SRT in a Nutshell: Everything You Need to Know About the New Transport Protocol

Mon, Nov 06, 2017

The SRT Alliance is a consortium of major video tech companies dedicated to widespread implementation of the open source video transport protocol, Secure Reliable Transport. With Teradek joining the fray recently, we wanted to give you a quick rundown of what SRT means and how it can benefit you.

What is Secure Reliable Transport (SRT)?

SRT is a new transport protocol that delivers high-quality video at low latency over noisy, public networks like the Internet. To give you a bit of background, video/audio packets sent between two points encounter a slew of transport obstacles like bandwidth fluctuations and packet loss. As a result, video quality at the endpoint comes out at lower quality, which is can hamper the product for all forms of IP video deployments.

The goal of SRT implementation is to solve that issue. The protocol optimizes video transport over unpredictable networks by adapting to real-time network conditions, minimizing packet loss and creating a better finished product. It also supports end-to-end AES encryption so streams are better protected at all points. Basically, SRT offers higher quality video streaming and greater security for all point-to-point workflows.

What Does This Mean For Me?

The new protocol is very practical for all sorts of video transport applications. In the realm of streaming, SRT helps content creators deploy pristine video from the source and maintain its integrity throughout distribution, improving QoS and overall viewing experience. This means getting your video all the way to viewers in exceptional quality.

This is especially useful for organizations where the LAN is congested and packet loss is common. For example, streaming from a crowded convention (everyone is fighting over the same LAN) to a production studio is bound to decrease the quality of the video transmission. Utilizing SRT as the transport protocol (as opposed to MPEG-TS, RTP or RTSP) helps to minimize these issues and delivers the video feed to the decoder destination optimally.

But this isn’t limited to congested LANs. For organizations like churches that stream between campuses, any delays in the interaction between two campuses can cause the experience to be poor for parishioners and time consuming for the service. But, by using SRT, video is transported from satellite campuses to the main campus (and vice versa) with minimal packet loss compared to RTSP or MPEG-TS, giving them a robust, reliable transport and maintaining optimal quality.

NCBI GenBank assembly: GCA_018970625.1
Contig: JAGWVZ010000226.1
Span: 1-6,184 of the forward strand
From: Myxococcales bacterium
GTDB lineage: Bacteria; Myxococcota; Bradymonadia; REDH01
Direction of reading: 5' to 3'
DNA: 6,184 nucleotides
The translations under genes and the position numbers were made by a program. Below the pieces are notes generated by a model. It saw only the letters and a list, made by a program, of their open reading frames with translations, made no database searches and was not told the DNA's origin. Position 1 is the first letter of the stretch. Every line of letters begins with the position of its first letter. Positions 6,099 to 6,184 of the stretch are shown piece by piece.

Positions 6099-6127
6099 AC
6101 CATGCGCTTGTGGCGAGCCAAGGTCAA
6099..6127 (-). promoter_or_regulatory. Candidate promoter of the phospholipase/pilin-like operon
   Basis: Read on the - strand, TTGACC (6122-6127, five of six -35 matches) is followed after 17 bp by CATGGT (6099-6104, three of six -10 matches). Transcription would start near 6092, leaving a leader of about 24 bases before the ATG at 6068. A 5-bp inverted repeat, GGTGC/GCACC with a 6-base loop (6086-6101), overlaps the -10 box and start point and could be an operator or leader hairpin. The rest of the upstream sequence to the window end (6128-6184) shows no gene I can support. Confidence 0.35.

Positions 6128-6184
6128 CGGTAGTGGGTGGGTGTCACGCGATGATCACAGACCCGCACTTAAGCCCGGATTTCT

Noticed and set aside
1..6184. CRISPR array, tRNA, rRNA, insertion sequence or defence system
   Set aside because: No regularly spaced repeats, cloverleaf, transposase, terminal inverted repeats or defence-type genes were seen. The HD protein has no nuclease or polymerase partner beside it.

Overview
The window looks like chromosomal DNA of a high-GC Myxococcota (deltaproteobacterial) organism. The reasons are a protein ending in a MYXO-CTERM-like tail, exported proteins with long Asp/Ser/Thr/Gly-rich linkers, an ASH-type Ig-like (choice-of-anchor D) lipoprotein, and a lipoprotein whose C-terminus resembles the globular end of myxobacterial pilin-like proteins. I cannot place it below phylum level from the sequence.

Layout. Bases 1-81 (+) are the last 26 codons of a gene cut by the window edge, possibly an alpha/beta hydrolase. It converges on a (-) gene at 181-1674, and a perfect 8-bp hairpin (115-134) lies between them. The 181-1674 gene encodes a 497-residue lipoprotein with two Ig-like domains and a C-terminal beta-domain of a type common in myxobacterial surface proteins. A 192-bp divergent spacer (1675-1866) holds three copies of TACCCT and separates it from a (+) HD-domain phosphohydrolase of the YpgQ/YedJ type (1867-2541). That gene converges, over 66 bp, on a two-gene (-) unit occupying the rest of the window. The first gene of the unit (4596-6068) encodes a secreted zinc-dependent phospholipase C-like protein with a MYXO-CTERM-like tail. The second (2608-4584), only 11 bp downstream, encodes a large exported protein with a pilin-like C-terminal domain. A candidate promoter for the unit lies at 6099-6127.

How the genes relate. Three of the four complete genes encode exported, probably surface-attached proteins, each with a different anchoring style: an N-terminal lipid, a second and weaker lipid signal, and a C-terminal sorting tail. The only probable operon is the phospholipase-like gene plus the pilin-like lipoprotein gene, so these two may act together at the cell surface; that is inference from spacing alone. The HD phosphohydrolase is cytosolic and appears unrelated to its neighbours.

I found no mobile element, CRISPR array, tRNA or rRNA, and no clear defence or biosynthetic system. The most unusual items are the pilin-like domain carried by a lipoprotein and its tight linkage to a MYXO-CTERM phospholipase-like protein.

How Does Teradek Play a Role, and How Can I Start Using SRT?

Teradek is happy to be joining the SRT Alliance in implementing the protocol as an option in our professional Cube and Slice encoders (600/700 series). With the latest update to the firmware, SRT is now available and ready to go. As long as both endpoints support SRT, users can utilize the protocol for high-performance video transport.

We’ve made enabling SRT in Cube and Slice very simple. First, find and update your device’s firmware here. After updating, log into your encoder’s web interface and navigate to Video Stream Output on the left-side panel. Go to the drop-down menu of supported transport protocols. SRT will appear as an option on the list.

After selecting SRT, you get 2 options for Server Mode: Enabled or Disabled. Enabled creates a public server while disabled creates a direct connection between two points. For either, a port number will be needed to connect, with a passphrase if one is set at the destination. For a direct connection, the destination IP will be needed.

Where is SRT Supported?

SRT can already be utilized for point-to-point transport between Teradek encoders and decoders, making it especially pertinent for video broadcasters to deliver pristine, optimized video from point to point.

But since SRT is still in the early stages of development, widespread implementation is still a work in progress. Aside from Wowza’s own Streaming Engine, other major live streaming platforms haven’t adopted SRT into their systems yet, meaning they can’t be used as endpoints. However, as more and more industry developers integrate the open source protocol into their systems, you can expect more across-the-board integration in the coming months. Live streaming won’t be far behind.

To get started using SRT in your Teradek encoders, find and update your device to the latest firmware here.

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